My father died on Flight 752. Here’s what I want you to know

My father died on Flight 752. Here’s what I want you to know

The last time I spoke to my father, he was about to board a plane from Tehran to Kiev. He and my mother, both devout Shia Muslims, had been leading a tour of Shia holy sites in Iraq and Iran. When he called me from the airport, I was driving my 11-year-old son to soccer practice in Mississauga. There was nothing unusual about the conversation. I come from a tight-knit family, and my father and I spoke on the phone four or five times a day. (There’s a reason he always tried to get the best Rogers plan.) I told him I loved him. He boasted about how far he walked that day. He was always trying to reach his daily goal of 10,000 steps. The call disconnected midway through, and something inside me knew I couldn’t leave it at that. I called him back and told him, as I often did, that he made me the person I am today.

“Yeah, yeah, I know, okay,” he said. “I got my steps in. Rehana, are you going to the gym? Are you taking care of yourself?”

My dad, Asgar Dhirani, was born in Dar es Salaam, Tanzania, in 1945. He left East Africa to study accounting at Aligarh Muslim University in India, then moved to England to begin practising. There, he met my mother, Razia, who had emigrated from her birthplace in Uganda. In the 1970s, it was unusual for Muslims to marry for love. But my parents had a whirlwind romance, dating in secret for six weeks before getting married. In 1972, they had a son—my brother, Arif—and decided to raise their family in Canada. They thought of it as the land of opportunity.

Dhirani riding a horse in 1966 at Aligarh Muslim University in India.

In 1975, they arrived in Toronto. I was born two years later, in Scarborough. My father worked as an accountant and travelled often for work. I remember waiting at the window for him to come home on Fridays so I could run outside and greet him. He was a voracious reader, devouring books about religion, politics and history. He used to challenge me to read as much as I could, so we’d both read the same book and then talk about it after. I’d take books out of the school library and covertly pass them on to him. When the Internet came along, friends and family started calling him “Mr. Google”—he just had to look up every little fact. His love of history and books must have rubbed off on me, because I ended up becoming a social science teacher.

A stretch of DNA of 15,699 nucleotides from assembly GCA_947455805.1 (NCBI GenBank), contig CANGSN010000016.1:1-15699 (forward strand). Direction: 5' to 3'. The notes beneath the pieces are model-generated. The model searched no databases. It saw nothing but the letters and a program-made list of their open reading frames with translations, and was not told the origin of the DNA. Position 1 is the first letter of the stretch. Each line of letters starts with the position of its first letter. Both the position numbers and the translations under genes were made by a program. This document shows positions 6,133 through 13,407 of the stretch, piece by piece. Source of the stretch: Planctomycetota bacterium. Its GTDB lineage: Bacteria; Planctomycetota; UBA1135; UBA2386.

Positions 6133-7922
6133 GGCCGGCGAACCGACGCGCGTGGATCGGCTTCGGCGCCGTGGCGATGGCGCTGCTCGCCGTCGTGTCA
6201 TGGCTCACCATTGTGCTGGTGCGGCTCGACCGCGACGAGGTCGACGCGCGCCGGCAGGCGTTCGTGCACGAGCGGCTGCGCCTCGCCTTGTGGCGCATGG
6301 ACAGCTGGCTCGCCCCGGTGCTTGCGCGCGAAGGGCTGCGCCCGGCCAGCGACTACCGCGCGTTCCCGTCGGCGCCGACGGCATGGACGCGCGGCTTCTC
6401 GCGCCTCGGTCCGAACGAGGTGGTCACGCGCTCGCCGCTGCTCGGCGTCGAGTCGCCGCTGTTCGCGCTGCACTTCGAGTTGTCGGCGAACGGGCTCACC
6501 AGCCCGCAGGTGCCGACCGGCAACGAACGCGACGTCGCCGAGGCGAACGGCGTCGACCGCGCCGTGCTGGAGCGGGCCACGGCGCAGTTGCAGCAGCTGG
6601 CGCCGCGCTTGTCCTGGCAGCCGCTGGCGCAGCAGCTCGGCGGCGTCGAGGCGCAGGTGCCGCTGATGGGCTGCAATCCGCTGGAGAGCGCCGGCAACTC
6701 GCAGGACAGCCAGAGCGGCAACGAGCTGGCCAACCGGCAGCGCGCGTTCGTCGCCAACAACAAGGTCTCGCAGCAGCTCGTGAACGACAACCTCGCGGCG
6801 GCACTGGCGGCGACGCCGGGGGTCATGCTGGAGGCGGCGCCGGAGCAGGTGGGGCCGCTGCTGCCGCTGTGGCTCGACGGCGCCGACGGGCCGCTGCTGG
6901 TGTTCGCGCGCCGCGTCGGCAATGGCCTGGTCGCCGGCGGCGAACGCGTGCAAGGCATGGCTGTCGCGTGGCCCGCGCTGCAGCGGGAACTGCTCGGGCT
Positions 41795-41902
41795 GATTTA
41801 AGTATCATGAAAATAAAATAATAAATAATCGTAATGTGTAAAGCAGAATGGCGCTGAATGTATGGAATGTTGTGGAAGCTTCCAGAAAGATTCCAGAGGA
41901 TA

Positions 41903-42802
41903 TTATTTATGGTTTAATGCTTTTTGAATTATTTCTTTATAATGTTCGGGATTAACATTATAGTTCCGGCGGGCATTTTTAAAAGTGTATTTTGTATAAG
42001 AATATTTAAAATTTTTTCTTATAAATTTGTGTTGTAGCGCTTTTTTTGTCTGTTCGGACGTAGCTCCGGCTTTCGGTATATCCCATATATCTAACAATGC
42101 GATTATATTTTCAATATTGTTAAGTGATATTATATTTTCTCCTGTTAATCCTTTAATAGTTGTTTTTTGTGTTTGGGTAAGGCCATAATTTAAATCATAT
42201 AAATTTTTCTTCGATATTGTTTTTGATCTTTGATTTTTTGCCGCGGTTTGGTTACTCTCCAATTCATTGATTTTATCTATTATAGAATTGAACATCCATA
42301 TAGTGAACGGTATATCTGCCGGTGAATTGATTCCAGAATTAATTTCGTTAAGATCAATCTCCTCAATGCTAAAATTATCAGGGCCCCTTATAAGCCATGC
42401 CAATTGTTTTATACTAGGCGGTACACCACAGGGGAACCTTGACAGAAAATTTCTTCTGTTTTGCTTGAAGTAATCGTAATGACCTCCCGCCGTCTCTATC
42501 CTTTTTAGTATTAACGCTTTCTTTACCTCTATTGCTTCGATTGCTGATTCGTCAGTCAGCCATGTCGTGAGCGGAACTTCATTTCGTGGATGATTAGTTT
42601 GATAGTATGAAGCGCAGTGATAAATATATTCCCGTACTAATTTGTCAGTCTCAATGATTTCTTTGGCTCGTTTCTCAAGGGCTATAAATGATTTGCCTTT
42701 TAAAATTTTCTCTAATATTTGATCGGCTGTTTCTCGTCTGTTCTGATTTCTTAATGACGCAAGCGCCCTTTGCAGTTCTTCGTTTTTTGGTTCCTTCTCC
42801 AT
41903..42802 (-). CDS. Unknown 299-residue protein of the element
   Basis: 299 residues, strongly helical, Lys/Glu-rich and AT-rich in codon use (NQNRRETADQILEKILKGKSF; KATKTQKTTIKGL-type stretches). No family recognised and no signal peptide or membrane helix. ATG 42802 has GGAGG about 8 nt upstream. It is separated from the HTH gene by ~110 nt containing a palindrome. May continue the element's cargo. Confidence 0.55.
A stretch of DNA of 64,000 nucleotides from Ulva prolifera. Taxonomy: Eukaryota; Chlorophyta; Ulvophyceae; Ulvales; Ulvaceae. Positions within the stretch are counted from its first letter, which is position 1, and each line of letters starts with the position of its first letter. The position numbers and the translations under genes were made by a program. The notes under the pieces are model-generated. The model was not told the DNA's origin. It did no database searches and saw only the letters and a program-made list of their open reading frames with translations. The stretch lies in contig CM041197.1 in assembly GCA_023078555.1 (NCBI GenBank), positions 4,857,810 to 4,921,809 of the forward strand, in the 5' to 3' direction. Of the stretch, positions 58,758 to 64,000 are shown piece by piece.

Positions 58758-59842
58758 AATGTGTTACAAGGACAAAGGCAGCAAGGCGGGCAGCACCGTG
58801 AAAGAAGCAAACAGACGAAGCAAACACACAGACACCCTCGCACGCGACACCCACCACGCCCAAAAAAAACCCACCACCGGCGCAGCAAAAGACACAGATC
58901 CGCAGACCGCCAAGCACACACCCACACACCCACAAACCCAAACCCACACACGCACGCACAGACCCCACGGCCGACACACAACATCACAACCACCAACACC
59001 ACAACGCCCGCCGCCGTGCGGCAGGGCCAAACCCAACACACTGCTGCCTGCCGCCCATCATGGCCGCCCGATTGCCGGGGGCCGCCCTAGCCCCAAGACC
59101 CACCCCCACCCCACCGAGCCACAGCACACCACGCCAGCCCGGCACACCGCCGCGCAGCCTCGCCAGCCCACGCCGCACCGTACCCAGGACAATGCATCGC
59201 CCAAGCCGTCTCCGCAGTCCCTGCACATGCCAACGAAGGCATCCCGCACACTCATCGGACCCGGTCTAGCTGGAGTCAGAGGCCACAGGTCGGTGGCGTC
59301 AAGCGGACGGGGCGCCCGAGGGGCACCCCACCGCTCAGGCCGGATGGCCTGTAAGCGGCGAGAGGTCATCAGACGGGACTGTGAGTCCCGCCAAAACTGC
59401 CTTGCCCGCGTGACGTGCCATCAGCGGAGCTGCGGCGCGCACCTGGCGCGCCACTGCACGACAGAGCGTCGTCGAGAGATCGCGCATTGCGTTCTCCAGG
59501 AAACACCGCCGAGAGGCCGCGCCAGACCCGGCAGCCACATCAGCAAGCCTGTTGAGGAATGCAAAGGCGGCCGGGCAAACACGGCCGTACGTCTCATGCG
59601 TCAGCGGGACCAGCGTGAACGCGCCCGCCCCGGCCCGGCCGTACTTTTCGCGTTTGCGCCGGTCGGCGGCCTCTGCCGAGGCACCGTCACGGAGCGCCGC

We moved to Unionville in 1985, and my dad got involved in the local community, particularly our mosque, where he acted as treasurer, secretary and Sunday-school teacher. He helped organize the food bank and volunteered his time and money to help other immigrant families settle in. It was in the ’80s that my parents first went to Saudi Arabia for the hajj—an annual pilgrimage to Mecca. They wanted to give other Canadian Muslims the opportunity to visit the same holy shrines, so in the 1990s, my parents started organizing religious tours.

Dhirani in July 2019, surrounded by his grandchildren in Marrakech.

My father decided to join the most recent tour, from December 2019 to January 2020, at the last minute, so he wasn’t able to get on my mother’s Emirates flight back to Toronto. She would stop over in Dubai, while my father’s Ukrainian International Airlines flight went through Kiev. Seven hours after I spoke to my father on the phone, I was lying sleepless in my bed when my phone rang. It was my brother.

“What was dad’s flight number?” he asked. He told me there had been an accident. My stomach sunk to my knees and I knew my father was gone. My husband drove me from our home in Mississauga to my brother’s house in Richmond Hill. When we saw each other we couldn’t hold back our tears. We both cried and held each other.